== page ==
The murals tell the story of people: their hopes for a better future, their longing for justice and their wish for liberation and salvation. The story of the mural interrupts the ongoing process of oppression. Art creates a safe haven, a sacred space where God’s salvific presence becomes tangible.

The artistic construction of the sacred space relies on imagination. According to O’Connell the imagination provides the primary means to encounter and be in relationship with a God who cannot be fully understood and grasped by human reason.

Imagination is central to Christian anthropology. It is the capability through which we accept our inherent dignity that comes with being made in the image of a widely imaginative and creative God; through it we express our freedom or our ability to build purposeful lives and to enter into meaningful and life-giving relationship with ourselves, with others, and with God. (p. 72)

The artist is a guide in the world of imagination. He/she reveals what might be and empowers us to dream of a different future. He/she gives us a vision, offers us the imagination

to liberate us from the paralysis of being overwhelmed by the immensity of our social problems and unleashes a desire to become something more than we are or to participate in something greater than ourselves that can shake up our passivity. (p. 73)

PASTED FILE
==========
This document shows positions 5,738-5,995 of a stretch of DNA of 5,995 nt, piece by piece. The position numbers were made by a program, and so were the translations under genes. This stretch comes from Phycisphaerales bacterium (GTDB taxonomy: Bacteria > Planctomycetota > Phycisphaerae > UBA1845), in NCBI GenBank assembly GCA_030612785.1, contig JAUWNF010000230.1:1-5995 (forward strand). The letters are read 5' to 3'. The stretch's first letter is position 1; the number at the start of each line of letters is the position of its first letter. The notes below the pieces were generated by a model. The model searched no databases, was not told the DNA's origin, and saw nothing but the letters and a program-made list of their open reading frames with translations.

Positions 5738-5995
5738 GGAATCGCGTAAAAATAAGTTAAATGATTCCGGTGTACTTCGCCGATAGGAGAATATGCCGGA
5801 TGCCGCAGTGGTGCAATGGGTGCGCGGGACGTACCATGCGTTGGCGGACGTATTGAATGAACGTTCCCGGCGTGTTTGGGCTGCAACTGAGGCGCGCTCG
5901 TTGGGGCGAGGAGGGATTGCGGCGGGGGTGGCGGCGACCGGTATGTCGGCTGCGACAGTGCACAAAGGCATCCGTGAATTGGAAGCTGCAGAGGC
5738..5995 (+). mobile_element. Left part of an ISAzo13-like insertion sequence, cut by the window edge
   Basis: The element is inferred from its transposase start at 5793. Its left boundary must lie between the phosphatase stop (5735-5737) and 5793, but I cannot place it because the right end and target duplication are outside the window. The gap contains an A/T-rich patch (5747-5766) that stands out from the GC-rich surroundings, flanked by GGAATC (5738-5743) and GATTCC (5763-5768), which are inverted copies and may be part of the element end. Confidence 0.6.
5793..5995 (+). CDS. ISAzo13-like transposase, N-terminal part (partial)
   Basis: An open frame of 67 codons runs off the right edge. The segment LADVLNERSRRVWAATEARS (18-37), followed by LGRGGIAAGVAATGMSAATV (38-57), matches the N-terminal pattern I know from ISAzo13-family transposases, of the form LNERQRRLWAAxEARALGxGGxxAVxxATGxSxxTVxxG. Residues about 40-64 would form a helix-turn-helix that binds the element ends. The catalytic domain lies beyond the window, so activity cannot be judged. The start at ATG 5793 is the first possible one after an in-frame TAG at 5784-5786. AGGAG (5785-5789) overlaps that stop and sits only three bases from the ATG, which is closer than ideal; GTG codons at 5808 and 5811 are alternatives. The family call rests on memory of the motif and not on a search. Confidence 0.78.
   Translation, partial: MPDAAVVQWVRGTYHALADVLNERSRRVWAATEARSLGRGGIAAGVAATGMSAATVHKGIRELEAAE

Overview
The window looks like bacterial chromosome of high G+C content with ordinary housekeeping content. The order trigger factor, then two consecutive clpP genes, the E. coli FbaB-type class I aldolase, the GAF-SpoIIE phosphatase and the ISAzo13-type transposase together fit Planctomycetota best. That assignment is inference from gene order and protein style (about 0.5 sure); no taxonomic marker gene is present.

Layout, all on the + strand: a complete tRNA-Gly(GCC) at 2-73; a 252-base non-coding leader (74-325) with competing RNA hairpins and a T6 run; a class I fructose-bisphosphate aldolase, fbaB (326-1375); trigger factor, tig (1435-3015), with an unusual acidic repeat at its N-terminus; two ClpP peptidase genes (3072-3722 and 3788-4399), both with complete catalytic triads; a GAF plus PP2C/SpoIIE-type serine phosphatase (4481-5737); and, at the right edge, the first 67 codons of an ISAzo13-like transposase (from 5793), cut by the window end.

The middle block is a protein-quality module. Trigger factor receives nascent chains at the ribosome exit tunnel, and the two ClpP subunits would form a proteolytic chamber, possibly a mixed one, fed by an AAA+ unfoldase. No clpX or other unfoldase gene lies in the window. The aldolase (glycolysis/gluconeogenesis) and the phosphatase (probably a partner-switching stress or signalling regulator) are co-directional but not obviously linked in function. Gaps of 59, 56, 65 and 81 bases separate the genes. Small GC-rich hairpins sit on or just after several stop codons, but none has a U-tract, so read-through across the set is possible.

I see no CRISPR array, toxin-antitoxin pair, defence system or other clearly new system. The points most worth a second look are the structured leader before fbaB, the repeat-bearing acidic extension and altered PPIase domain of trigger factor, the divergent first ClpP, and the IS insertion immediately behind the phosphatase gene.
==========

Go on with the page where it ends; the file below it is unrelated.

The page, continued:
Maureen O’Connell's analysis of the murals is very inspiring. Particularly important is the attention she pays to the role imagination in the process of art-making and theological reflection. Nevertheless, I would like to complement her contribution to the interesting debate about art and theology in two ways. First, whereas O’Connell still focuses on art from an outsider’s perspective, I’m exploring an insider perspective. She is an observer who engages in a dialogue with artistic communities. She retells the stories of their murals. I would like to tell the story from within my own creative work. Second, I’m a white male theologian who cannot claim to be oppressed, who is not confronted with social injustice in his personal context. My context of art-making is completely different from the context of the Philadelphian murals. Still I feel I have to deal with another kind of paralysis. I would call it the existential void that ‘terrorizes’ my own context (although this void could also appear in a context of oppression). I believe that this existential void is related to the feeling of ethical powerlessness. There seems to be an emptiness where there were dreams before. It haunts us and silences us. There is no dream left to fight for. [*]